Wild monkeys and Buddhist shrines outnumber any signs of industry, and rampaging elephants are not uncommon. The closest port lies seven hours away, down a rutted road. Yet here in the jungle of this small island nation in the Indian Ocean, the Daya Apparel Export Ltd. factory and others like it churn out pants and shirts for American Eagle Outfitters, A-line skirts for the Gap and bras for Victoria's Secret.
"If I didn't have this job, we wouldn't have enough to eat," said 20-year-old Mohammed Ismail Mazeela, one of 2,000 women from surrounding villages who work at the plant. The $40 monthly wage supports her family in Sammamthurai village, where people walk trash-strewn lanes in bare feet. It buys the electricity powering the lone bulb in her shack, the food her mother cooks over the wood fire on their concrete floor, and schoolbooks for her sister's three children. "There is nothing else here."
Soon there may be even less. On Jan. 1, World Trade Organization rules governing the global textile trade will undergo their biggest revision in 30 years. The changes are expected to jeopardize as many as 30 million jobs in some of the world's poorest places as the textile industry uproots and begins consolidating in a country that has become the world's acknowledged low-cost producer: China.
About $400 billion in trade is at stake, but the implications are greater than the money involved. Since 1974, many developing countries have pinned their economic hopes on a complicated system of worldwide quotas that guaranteed each a specified share of the lucrative textile markets in the United States and Europe. By specifying how many blue jeans or how much fabric an individual country could export, the quotas have effectively limited the amount of goods coming from major producers like China, while giving smaller or less competitive nations room to participate. Capital and jobs followed the quotas, helping countries build an industrial base through textile exports.
The jobs are low-paying and tough: Overseas textile plants have been a central target for labor and human rights activists. But the textile industry has, since the Industrial Revolution, provided an opening wedge for broader economic development, and officials in dozens of countries hoped it would continue to do so.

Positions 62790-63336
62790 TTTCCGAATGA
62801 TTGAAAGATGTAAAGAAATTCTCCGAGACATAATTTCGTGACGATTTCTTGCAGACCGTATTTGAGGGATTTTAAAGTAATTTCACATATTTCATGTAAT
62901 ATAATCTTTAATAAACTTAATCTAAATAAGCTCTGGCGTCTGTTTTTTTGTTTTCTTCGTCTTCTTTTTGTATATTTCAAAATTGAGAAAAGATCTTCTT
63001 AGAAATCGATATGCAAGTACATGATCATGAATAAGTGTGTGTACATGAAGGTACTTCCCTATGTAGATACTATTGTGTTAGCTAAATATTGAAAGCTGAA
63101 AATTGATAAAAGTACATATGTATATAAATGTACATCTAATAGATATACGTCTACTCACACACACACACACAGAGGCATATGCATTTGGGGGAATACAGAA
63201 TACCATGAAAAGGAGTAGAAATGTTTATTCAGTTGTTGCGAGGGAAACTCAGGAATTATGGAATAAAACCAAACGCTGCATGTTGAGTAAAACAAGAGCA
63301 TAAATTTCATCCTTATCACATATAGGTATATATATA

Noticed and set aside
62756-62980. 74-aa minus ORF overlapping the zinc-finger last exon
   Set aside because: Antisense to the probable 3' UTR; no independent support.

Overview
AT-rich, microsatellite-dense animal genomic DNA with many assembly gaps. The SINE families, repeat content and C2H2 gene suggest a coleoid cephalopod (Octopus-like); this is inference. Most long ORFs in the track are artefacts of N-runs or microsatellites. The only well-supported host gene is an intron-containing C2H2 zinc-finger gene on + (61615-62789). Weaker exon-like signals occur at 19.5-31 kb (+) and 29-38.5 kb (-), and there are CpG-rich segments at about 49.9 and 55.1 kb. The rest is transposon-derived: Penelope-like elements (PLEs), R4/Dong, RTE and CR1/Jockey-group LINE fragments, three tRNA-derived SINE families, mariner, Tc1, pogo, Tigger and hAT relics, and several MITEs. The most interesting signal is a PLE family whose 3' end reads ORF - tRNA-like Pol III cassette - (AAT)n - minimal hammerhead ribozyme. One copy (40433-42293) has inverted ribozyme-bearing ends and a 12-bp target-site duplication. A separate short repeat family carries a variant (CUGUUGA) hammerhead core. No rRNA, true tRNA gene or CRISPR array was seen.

Now, in a matter of weeks, those quotas will be scrapped. Buyers for companies like J.C. Penney Co. or Banana Republic Inc. will be able to purchase as much as they want from whoever gives them the best price — and there is widespread agreement that China will capture an increasing share of the trade. The coming transition has already prompted factory closings in places such as Honduras, worry about falling wages and labor standards in Cambodia, and a general despair in Sri Lanka and dozens of other countries expected to lose a key economic prop.
If the emerging world economy has sparked anxiety among white-collar Americans about outsourcing abroad, the expiration of the textile quotas signals that, in the endgame of globalization, even sweatshop jobs can be undercut.
"You're dropping us in the well on the first of January with no rope. Fifty to sixty thousand people might lose their jobs. Fifty to 100 factories will be closed," said Sri Lanka's minister of trade, Jeyaraj Fernandopulle, whose country of 19 million depends on the garment industry for 450,000 jobs, more than half of its exports and as much as one-sixth of its total economic activity. "Most of the factories are in rural areas. Almost all the families are dependent on their wages. All their livelihood is gone when you take off the quota."
With the new system so close, buyers from companies like Wal-Mart Stores Inc. say they have already set plans to collapse their business from factories in dozens of countries down to a carefully hedged and competitive few — with China topping the list.